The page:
I haven’t quite finished sending out all my Christmas wishes yet, but this is intriguing.
I had my last botanical weekly art class of the year today. Everyone was sort of winding down and when I went down to the shed with my eye half on all of the things I still haven’t sorted in the garden, I saw all of the above flowers, plus a lot more. One of my students was looking for something to do on this last day so she chose………
But she could have chosen any of the above, or even Primroses, daisies, geraniums, periwinkle or even snapdragons. What a strange year! I just hope that there are some Hellebores and Snowdrops left for the workshop in February.
Surprisingly, my daughter already has got the cards I sent to her of Tigger. She will have to wait to get the original until we see her at Christmas. She has done exactly what she wanted to do initially and that is to give a picture of Tigger to the Vet in Tønsberg as a thank you for saving him this autumn. Tønsberg, by the way, is in Norway and not far from Åsgårdstrand where we have the summer botanical art workshop holiday.
Back to the vet and Tigger, apparently he was so ill, that they downed tools and concentrated on him, also giving my daughter additional help when she was unable to get medication into him. When he eventually recovered, he actually walked home by the side of her – and he doesn’t like going out!
Helen has just sent this picture as she is about to post the card. Now you can guess that it is written in Norwegian, therefore most will not understand what it says. I just thought it looked rather sweet with Tigger seemingly peeping round the edge of of the card.
I am developing an online botanical art course using written guidelines, links to good support subjects, diagrams, photos and videos showing techniques. I will also discuss the materials you might wish to use. But have a look on this website under Tuition and you can read a little more about it.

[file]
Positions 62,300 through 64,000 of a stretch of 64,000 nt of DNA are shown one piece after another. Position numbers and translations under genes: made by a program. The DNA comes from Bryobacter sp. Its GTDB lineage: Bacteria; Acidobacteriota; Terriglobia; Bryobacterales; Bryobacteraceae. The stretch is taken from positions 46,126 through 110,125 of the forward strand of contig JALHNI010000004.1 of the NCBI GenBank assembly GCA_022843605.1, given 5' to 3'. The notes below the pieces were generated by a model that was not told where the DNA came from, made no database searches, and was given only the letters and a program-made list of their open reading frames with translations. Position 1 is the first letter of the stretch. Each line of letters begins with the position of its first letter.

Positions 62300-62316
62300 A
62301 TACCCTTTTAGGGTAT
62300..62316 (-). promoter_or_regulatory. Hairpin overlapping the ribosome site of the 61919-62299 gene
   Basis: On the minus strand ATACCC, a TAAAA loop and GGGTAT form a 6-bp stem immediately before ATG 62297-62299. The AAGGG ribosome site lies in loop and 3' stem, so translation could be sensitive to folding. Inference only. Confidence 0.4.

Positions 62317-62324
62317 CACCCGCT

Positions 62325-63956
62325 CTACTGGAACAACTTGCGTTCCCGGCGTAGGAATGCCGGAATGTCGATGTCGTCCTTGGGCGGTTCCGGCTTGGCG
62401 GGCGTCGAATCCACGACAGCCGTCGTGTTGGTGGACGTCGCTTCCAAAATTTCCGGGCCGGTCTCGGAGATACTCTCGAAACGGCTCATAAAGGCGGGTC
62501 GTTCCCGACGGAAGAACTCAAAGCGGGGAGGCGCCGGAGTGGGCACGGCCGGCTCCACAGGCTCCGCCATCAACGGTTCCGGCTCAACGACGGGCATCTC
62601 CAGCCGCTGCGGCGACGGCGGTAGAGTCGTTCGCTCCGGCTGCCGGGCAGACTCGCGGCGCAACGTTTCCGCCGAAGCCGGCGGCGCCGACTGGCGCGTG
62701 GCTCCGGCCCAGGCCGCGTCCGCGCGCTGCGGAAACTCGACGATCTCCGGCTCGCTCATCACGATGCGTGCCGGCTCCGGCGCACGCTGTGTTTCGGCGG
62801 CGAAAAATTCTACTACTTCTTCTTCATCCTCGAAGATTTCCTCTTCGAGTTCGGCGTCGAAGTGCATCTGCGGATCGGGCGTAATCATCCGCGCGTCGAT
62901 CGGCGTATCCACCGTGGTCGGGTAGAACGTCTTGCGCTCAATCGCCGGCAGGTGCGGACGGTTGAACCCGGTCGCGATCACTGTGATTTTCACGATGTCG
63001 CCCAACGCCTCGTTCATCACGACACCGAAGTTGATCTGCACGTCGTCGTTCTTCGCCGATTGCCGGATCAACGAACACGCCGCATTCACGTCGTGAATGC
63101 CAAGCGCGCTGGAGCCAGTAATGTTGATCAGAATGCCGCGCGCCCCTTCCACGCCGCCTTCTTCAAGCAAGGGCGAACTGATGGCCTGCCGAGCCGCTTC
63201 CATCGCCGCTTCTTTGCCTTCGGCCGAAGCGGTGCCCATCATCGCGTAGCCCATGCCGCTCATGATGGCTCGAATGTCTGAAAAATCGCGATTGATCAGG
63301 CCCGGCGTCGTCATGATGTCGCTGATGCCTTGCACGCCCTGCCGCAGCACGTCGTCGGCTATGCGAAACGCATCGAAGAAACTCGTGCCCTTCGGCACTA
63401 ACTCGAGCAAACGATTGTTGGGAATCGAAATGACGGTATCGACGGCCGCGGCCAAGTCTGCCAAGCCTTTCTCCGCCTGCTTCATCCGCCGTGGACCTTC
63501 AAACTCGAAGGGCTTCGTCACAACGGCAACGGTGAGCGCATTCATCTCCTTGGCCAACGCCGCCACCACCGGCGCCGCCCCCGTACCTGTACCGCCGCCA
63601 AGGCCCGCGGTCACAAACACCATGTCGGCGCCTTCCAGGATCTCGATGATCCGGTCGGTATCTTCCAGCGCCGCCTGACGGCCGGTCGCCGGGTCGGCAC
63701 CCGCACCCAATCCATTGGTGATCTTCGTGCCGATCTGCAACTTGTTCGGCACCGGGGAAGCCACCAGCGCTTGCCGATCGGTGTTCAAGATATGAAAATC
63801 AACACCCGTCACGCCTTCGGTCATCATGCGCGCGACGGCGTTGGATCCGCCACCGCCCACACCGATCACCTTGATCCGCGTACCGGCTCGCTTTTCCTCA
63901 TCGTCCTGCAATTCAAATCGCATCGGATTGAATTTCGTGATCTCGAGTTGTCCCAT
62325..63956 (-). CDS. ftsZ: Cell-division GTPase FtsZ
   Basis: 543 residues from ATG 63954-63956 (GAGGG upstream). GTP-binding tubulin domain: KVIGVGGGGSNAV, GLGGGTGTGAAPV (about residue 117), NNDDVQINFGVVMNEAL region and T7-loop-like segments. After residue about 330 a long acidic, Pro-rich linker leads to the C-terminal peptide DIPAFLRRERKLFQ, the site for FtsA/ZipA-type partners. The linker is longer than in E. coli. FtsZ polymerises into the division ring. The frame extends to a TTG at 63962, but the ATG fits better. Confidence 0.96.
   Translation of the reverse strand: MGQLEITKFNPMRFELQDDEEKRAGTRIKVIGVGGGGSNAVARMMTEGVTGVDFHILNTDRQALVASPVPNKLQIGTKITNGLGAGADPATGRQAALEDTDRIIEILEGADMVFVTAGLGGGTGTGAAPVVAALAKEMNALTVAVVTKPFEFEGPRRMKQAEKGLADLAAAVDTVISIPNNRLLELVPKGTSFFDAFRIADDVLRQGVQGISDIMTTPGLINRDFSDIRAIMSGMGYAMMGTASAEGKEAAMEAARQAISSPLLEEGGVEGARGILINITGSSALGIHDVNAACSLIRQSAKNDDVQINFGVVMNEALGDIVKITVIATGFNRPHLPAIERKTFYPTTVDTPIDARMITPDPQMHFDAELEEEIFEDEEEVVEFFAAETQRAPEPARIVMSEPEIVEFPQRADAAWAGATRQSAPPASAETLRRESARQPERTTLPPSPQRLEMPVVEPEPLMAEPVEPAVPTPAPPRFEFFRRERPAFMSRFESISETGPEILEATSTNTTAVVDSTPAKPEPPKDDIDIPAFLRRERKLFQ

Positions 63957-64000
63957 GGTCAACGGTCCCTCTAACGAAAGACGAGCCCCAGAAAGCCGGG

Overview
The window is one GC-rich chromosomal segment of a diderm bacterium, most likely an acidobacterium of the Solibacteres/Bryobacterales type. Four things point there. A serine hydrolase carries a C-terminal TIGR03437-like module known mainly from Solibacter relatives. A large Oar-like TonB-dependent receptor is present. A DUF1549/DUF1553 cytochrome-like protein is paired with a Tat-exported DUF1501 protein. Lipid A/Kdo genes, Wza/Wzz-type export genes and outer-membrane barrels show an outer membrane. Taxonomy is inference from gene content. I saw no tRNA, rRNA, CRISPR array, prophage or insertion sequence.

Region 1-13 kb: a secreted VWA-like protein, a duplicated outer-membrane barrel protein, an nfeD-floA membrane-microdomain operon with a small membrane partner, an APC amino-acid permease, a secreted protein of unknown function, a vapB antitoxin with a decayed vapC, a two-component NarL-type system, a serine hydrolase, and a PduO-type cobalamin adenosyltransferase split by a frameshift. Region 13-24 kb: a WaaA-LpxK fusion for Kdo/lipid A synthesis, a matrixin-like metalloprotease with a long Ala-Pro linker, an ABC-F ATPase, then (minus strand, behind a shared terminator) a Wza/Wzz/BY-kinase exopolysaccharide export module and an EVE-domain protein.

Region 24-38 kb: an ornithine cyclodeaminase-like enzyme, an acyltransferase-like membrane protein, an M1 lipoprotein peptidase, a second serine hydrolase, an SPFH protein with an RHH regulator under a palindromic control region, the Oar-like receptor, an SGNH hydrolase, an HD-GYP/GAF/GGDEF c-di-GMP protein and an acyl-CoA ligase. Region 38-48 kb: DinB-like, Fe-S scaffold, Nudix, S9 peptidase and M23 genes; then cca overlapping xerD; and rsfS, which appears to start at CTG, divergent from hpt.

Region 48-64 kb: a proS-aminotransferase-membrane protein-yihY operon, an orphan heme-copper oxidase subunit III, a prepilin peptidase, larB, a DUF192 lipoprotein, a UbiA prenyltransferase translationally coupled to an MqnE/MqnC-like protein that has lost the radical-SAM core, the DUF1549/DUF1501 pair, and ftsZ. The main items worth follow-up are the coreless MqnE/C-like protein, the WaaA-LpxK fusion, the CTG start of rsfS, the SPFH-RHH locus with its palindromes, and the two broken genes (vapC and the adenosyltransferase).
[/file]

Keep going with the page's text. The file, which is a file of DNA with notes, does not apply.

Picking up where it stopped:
In the process of writing the course I have been filming work as I do it and making videos from the material. The course will include several detailed videos with accompanying written information to make sure that the techniques are understood.
The videos posted already have been done ‘quick time’ so that you can see the effect of the process as the subject is developed. But in the course the videos are broken down into smaller bites so that each technique can be clearly seen. Although the ‘quick time’ videos are available on YouTube, you will need to sign up for the course to see the full material.
Christmas will soon be upon us and no doubt there will be less time to do painting, drawing or writing for a couple of weeks. But I think you may hear from me at least one ore time before Christmas.
Before you go, do have a look at the latest YouTube video on the pen and ink technique that I use. How to draw a Himalayan seedpod with pen / ink
I have finished the ‘quick’ watercolour for my daughter – her beautiful Russian Blue cat named ‘Tigger’. I think the original picture is better than this one, although I have spent all day on Photoshop adjusting colours and making one or two cards that will be in the post tomorrow!
In the meantime, please enjoy the scaled down version.
Now, having used my brushes a little, I am returning to writing the online botanical art course I am in the process of developing. But whilst on the subject of botanical art tuition, I have vacancies on my workshop 29-30 January; Textures: Bark and Moss. Do get in touch, all the details and booking form are on the Workshops page, under Tuition.